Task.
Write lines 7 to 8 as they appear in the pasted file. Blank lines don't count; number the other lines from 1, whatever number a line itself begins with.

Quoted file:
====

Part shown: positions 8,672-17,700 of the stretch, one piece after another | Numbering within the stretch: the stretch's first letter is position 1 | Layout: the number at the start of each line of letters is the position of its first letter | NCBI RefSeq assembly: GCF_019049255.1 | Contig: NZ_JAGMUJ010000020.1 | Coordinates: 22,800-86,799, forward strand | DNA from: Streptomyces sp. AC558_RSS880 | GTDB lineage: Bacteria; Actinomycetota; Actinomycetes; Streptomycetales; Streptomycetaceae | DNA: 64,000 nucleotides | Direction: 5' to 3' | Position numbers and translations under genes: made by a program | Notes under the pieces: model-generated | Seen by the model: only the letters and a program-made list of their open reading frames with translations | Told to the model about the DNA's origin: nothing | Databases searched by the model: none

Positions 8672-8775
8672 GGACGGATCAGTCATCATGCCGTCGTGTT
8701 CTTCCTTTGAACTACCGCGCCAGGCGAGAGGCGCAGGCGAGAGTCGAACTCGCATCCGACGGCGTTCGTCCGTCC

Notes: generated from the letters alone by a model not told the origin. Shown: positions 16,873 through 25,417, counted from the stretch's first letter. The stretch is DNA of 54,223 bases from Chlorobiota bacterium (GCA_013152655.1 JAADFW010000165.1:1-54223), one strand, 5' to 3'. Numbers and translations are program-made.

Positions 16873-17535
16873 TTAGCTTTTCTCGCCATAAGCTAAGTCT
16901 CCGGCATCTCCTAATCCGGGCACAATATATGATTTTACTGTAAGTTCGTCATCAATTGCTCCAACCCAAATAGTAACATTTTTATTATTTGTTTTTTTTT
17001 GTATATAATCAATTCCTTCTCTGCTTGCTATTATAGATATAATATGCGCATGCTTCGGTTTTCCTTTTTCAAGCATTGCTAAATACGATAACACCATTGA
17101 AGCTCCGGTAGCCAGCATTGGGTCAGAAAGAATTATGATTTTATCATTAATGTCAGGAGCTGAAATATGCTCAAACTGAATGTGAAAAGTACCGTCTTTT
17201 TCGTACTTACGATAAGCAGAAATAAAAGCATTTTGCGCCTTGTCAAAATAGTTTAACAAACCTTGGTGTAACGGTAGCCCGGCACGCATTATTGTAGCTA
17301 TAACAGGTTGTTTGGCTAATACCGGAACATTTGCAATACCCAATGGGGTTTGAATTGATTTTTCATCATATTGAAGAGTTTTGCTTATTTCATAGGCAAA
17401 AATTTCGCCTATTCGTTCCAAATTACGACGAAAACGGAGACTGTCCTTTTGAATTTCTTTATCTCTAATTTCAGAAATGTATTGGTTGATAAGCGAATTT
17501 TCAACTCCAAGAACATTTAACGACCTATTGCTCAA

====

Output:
16873 TTAGCTTTTCTCGCCATAAGCTAAGTCT
16901 CCGGCATCTCCTAATCCGGGCACAATATATGATTTTACTGTAAGTTCGTCATCAATTGCTCCAACCCAAATAGTAACATTTTTATTATTTGTTTTTTTTT